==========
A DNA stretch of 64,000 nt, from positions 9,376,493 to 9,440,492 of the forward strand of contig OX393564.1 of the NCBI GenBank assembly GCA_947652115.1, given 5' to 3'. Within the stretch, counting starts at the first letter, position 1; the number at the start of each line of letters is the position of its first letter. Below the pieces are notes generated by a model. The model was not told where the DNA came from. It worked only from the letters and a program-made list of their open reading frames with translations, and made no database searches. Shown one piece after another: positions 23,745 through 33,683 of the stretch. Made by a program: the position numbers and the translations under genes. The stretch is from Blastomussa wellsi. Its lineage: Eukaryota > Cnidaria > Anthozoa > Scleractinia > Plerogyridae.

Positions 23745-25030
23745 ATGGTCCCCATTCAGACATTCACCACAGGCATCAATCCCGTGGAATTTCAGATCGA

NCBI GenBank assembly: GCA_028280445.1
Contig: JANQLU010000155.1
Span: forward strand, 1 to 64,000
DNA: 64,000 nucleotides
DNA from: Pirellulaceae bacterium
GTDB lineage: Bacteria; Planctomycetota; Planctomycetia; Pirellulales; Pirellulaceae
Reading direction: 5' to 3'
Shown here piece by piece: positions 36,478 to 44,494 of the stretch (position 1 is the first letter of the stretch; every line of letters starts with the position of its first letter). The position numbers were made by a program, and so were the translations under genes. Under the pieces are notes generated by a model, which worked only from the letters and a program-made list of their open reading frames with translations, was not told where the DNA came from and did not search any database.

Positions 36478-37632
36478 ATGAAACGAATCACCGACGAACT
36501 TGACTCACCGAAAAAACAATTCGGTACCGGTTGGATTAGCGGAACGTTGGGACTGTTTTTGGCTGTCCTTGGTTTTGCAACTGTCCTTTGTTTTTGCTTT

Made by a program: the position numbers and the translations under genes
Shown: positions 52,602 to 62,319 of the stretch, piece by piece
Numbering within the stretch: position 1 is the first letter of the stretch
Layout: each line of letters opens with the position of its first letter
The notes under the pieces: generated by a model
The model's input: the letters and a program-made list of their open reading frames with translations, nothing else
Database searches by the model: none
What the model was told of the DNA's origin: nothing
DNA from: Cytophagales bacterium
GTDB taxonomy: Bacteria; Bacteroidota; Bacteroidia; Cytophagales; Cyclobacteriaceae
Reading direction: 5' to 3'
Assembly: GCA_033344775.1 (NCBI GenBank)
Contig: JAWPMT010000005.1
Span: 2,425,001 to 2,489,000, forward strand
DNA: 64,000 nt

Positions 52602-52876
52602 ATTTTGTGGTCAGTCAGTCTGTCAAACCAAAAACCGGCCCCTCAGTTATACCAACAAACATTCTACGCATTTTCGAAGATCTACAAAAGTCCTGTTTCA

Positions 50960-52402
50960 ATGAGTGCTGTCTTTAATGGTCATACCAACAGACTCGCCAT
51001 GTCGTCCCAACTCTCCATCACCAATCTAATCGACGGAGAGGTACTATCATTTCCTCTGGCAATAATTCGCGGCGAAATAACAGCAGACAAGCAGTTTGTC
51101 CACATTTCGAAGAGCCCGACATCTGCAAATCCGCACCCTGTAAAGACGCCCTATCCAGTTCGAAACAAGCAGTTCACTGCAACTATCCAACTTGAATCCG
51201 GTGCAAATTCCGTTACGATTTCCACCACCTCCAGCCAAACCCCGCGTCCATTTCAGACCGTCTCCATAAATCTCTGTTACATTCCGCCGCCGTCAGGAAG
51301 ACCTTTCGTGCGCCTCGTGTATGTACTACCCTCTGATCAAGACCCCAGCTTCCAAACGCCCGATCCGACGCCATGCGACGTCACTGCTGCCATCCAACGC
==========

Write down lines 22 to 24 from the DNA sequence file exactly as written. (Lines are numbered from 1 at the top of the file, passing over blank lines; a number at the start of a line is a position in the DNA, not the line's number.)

What the model was told of the DNA's origin: nothing
DNA from: Cytophagales bacterium
GTDB taxonomy: Bacteria; Bacteroidota; Bacteroidia; Cytophagales; Cyclobacteriaceae